Larry Brooks of the New York Post cites “several well-connected sources” when he reports that Yzerman will use Drouin as trade bait to attract a top-four defenceman, “with Anaheim shaping up as the most likely trade partner.”

We see both a trade or a nice extension as possible. And, hey, look, there’s even one suggestion that goal-starved Montreal should look at an offer sheet.

Colton Parayko
Age on July 1:
2016-17 salary cap hit:
Bargaining chips:
Incredible 2016 rookie campaign that saw the Alberta kid log big, important minutes and put up 40 points (including playoffs). One of the best D-men on Team North America at the World Cup. Skates 21 minutes a night. Tough as nails.
What the future holds:
A long-term commitment from the Blues, who had little choice but to trade UFA defenceman Kevin Shattenkirk. GM Doug Armstrong shouldn’t mess around with a bridge deal here. Already a fixture in the top four, Parayko will continue St. Louis’s tradition of excellent D-men.

Ondrej Palat
Age on July 1: 25
Position: Left wing
2016-17 salary cap hit: $3.33 million
Bargaining chips: One of the better two-way forwards in hockey. Underrated at both ends of the ice. Capable of 60 points if he can stay healthy.
What the future holds: A nice raise. Tampa Bay GM Steve Yzerman will arguably face an even tougher set of decisions in 2017 than he did in 2016, a.k.a. The Year of the Stamkos. You’ll notice that three of the league’s best RFAs-in-waiting— Johnson, Palat and Jonathan Drouin — wear blue and white. That Palat brings a defensive element to his game might make him harder to part with than Drouin or Johnson if/when Yzerman is forced to make a tough choice. He’s on record wanting to sign a new deal ASAP.

Tomas Tatar
Age on July 1: 26
Position: Left wing
2016-17 salary cap hit: $2.75 million
Bargaining chips: Three straight 20-goal seasons in Detroit. Led all Wings with 25 goals this year. Most believe he still hasn’t reached his ceiling. Looked fantastic for runner-up Team Europe at the World Cup.
What the future holds: Mon-ay. With Henrik Zetterberg on the sad side of 35, the Wings need to pay men in their 20s to put the puck in the net. Gustav Nyquist makes $4.75 million a year. Tatar is younger and better. He can play either wing and has quietly had a 20-goal campaign for a bad Red Wings club.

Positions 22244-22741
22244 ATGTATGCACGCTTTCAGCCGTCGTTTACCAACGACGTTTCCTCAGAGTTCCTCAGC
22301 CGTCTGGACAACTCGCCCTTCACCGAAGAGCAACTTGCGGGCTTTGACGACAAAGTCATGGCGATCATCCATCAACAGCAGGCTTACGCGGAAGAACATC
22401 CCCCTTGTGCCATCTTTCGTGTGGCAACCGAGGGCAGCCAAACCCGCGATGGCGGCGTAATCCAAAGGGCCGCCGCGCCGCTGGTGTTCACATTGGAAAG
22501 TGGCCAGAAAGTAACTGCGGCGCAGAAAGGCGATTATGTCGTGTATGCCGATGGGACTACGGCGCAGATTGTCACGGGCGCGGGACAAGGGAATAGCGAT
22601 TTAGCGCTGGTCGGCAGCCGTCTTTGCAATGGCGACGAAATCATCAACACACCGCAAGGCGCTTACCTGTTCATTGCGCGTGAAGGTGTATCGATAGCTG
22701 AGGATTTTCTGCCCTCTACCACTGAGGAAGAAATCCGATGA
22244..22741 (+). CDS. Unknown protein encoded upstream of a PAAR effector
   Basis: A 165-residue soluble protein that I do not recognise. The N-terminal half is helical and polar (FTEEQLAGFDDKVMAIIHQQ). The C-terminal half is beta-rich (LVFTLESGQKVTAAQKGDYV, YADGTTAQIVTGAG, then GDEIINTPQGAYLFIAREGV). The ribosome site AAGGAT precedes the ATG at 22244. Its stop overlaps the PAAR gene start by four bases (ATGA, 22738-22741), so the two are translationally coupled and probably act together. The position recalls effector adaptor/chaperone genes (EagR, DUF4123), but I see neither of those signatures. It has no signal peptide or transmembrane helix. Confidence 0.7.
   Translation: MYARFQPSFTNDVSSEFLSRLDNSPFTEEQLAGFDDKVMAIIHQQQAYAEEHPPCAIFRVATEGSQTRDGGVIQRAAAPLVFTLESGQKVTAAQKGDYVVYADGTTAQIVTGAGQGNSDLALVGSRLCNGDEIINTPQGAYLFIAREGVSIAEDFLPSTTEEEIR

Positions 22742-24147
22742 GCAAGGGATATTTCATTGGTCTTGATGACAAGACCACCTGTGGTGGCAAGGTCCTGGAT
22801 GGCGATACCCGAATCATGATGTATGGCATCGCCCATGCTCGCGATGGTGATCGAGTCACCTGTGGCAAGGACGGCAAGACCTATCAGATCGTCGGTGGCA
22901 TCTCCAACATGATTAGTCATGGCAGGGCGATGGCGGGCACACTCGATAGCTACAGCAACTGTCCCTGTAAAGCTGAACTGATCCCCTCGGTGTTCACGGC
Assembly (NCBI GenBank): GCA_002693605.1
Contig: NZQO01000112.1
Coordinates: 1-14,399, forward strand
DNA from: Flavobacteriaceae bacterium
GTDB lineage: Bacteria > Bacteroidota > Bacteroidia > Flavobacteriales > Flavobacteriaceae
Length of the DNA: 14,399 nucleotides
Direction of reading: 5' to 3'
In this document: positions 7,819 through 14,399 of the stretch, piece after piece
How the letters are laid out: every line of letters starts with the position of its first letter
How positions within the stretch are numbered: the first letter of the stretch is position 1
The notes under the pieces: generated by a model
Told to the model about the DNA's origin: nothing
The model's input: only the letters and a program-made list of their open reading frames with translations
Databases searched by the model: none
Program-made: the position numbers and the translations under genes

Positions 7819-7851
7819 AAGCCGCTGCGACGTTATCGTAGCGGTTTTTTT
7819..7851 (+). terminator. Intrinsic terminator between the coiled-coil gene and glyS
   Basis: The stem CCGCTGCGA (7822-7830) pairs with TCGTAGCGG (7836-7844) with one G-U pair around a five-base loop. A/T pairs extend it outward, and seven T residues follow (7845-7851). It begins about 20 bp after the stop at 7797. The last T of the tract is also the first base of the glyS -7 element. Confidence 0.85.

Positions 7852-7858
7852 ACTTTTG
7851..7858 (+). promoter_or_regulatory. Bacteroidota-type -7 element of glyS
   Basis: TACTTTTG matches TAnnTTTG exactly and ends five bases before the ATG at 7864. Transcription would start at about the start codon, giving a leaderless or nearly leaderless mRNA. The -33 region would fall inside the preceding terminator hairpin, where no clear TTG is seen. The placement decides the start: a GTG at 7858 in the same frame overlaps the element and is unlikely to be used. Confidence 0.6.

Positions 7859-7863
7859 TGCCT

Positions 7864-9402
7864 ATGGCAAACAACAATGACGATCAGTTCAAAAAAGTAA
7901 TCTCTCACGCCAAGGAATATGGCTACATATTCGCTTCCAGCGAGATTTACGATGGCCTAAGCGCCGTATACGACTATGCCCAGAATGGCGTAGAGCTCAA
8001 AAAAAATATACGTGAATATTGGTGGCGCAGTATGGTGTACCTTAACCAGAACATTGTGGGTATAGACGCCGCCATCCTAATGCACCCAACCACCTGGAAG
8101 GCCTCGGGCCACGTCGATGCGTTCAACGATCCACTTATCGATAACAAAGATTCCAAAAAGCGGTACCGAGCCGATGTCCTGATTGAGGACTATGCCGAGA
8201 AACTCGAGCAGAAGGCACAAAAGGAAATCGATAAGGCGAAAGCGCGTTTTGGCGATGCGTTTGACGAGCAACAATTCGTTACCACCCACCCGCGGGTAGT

Tatar had shoulder surgery in April and addressed his contract situation with the Detroit Free Press.

“We started talking for a little and so far he haven’t talked about much,” Tatar said. “But I don’t see a problem.

“[Detroit] feels like home to me, but I’m not afraid of change,” he added, knowing a trade is possible. “I know it’s a business and if Ken [Holland] would like some deal and he thinks he can help the team this way, it obviously can happen. Like I said, I would just respect it.”

Tyler Johnson
Age on July 1: 26
Position: Centre
2016-17 salary cap hit: $3.33 million
Bargaining chips: Led all players in 2015 playoff scoring, putting up 13 goals and 10 assists in 26 games for the Cup finalists. Point per game (17 in 17) in 2016 post-season. Longtime relationship with head coach Jon Cooper. From undrafted to blowing up for 72 points as an NHL sophomore in 2014-15. Bounced back from a disappointing 2015-16 and finished with 19 goals and 45 points in 66 games. Kills penalties.
What the future holds: A modest raise or a trade. When UFA-bound captain Steven Stamkos agreed to return for $8.5 million a year in the summer, that signaled the rest to fall in line financially. Considering Nikita Kucherov signed for three years at $4.76 million per season in the fall, Johnson must aim lower. We predict the Bolts will prioritize signing fellow RFA forwards Palat and Drouin, but Johnson wants to stay.

Alexander Wennberg
Age on July 1: 23
Position: Centre
2016-17 salary cap hit: $925,000
Bargaining chips: Career highs in goals, assists, points and plus/minus coinciding with the best regular season in Blue Jackets’ history.
What the future holds: Wennberg’s perfectly timed breakout season will make him a priority re-signing, but the cap-tight Blue Jackets will also have to make decisions on UFAs like Sam Gagner (due a raise) and deadline rentals Lauri Korpikoski and Kyle Quincey, plus hand a raise to one of their young, developing goalies.

Wennberg hired a new agent, Pat Brisson, and told the Columbus Dispatch he’s had preliminary discussions about an extension.

“We’ll see,” he said. “Nothing is done right now. There’s no rush, either. Take it when it comes.”

Viktor Arvidsson
Age on July 1: 24
Position: Right wing
2016-17 salary cap hit: $631,667
Bargaining chips: Grown into a ridiculously cheap point producer. Skates like the wind. Having a career year and deserving of his top-line promotion.